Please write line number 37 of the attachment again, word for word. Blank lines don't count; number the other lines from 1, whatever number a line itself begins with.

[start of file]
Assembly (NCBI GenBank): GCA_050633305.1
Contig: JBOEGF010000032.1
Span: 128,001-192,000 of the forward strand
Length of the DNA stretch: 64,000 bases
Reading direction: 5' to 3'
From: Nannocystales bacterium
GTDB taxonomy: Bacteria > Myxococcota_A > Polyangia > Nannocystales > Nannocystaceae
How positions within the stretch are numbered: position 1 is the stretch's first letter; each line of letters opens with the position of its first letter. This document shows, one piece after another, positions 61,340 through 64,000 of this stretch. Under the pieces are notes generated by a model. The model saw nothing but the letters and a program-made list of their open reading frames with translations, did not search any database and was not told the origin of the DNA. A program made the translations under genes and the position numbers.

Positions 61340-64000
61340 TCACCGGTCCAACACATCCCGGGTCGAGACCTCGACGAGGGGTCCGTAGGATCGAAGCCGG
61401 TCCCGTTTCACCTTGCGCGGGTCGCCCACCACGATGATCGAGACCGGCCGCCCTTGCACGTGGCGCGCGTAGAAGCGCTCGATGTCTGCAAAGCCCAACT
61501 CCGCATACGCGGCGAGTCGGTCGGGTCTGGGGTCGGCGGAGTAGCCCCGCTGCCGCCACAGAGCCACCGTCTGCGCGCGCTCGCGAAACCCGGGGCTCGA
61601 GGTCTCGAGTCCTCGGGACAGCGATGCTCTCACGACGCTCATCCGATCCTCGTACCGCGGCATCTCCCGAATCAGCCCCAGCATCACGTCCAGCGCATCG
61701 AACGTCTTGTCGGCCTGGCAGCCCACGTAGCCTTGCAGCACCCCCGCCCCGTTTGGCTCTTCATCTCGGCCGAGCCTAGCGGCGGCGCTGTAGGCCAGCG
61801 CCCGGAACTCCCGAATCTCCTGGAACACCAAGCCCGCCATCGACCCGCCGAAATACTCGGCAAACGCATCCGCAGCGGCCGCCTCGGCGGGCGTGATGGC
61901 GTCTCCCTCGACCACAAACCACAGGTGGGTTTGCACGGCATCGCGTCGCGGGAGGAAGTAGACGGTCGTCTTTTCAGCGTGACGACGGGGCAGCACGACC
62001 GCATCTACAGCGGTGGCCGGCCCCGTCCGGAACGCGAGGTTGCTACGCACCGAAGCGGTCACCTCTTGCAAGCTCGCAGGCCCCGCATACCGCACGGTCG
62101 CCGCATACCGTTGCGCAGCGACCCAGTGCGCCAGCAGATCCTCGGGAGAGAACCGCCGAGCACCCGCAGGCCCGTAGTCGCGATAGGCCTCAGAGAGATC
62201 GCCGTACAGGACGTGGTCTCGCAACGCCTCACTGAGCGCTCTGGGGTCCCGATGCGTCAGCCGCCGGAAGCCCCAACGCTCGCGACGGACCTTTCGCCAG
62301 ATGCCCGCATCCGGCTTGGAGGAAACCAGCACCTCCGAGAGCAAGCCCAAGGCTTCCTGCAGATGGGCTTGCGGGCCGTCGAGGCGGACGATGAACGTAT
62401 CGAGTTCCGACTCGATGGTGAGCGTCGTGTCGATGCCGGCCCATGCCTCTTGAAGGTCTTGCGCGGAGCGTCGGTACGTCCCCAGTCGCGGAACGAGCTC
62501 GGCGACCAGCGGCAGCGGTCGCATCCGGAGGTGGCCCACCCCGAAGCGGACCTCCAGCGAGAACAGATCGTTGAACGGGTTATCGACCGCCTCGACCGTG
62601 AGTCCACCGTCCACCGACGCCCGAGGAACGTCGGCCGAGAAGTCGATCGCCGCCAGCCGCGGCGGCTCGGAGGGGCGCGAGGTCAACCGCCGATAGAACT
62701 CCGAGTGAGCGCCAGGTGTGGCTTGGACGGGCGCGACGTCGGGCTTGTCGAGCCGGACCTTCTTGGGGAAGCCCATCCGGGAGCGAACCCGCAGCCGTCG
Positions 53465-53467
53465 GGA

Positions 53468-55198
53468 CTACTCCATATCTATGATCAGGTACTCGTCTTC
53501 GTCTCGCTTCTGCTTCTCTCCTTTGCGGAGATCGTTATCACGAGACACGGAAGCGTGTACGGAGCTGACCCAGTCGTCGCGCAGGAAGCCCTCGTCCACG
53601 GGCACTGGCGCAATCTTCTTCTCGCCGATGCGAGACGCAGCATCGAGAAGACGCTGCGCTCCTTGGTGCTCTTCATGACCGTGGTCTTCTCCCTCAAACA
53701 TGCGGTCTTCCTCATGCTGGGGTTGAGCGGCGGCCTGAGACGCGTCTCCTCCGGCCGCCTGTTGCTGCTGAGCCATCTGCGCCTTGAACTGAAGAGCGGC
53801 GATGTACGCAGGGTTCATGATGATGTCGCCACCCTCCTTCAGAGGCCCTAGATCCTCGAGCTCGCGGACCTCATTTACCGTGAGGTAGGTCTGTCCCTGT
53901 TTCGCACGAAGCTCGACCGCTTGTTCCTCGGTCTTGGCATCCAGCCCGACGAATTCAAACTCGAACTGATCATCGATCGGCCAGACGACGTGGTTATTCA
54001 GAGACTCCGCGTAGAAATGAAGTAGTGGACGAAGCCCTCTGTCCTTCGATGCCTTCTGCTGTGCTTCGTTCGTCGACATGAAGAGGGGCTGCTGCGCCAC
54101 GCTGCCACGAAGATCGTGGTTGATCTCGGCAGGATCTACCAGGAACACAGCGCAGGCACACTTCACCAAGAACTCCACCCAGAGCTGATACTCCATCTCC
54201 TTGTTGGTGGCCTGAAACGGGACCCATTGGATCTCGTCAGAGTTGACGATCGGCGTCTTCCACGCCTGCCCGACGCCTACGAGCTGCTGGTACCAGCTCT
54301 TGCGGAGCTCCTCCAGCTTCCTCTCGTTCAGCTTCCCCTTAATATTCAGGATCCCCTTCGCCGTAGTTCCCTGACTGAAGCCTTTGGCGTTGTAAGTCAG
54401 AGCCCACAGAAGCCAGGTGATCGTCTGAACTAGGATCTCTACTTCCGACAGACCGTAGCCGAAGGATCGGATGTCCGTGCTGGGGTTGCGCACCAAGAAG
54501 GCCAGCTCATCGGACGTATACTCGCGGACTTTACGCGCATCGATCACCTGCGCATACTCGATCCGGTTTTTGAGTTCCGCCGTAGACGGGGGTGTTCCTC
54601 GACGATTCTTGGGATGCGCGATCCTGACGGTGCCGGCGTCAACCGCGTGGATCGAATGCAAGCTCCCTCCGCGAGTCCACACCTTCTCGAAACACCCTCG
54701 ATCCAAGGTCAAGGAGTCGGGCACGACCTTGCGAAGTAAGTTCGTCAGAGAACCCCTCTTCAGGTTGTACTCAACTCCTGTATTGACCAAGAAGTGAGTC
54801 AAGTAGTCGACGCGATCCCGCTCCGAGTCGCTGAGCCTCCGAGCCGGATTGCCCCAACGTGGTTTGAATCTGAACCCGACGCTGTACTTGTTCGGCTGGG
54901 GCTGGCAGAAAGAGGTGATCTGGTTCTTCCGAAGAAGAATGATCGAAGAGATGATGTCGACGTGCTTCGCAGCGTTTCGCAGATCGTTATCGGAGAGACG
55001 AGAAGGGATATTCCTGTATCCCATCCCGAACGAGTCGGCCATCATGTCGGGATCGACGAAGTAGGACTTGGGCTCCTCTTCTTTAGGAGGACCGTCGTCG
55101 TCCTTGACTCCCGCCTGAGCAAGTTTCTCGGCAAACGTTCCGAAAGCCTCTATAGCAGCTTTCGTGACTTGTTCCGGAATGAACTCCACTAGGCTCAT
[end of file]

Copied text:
54301 TGCGGAGCTCCTCCAGCTTCCTCTCGTTCAGCTTCCCCTTAATATTCAGGATCCCCTTCGCCGTAGTTCCCTGACTGAAGCCTTTGGCGTTGTAAGTCAG